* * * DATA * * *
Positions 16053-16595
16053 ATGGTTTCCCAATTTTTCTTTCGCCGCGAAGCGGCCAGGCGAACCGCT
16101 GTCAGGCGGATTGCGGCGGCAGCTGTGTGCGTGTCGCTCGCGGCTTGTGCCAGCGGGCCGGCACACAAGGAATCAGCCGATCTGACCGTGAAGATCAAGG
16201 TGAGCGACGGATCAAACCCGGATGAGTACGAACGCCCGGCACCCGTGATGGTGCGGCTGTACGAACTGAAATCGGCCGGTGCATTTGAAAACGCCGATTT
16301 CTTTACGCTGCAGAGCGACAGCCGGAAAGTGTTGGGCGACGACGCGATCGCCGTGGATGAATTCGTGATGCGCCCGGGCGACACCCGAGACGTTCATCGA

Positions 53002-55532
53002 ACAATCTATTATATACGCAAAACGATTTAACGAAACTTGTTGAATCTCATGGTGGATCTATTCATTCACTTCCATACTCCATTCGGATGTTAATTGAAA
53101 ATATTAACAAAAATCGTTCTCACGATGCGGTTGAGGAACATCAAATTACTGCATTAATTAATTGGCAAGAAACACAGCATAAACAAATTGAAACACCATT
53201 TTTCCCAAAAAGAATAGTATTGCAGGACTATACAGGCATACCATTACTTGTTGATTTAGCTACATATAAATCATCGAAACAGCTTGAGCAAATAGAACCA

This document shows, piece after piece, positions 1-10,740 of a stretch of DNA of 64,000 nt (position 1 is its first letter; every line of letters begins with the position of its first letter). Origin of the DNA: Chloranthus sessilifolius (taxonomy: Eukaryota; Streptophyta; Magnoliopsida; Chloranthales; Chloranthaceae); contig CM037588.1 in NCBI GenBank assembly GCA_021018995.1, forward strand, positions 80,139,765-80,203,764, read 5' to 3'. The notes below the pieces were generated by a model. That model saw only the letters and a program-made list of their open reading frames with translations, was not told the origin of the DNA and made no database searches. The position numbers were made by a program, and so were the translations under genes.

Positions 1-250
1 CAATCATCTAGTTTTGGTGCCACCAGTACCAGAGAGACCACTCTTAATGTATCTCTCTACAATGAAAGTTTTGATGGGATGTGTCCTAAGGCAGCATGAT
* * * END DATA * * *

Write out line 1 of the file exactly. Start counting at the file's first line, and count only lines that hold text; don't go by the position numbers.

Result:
Positions 16053-16595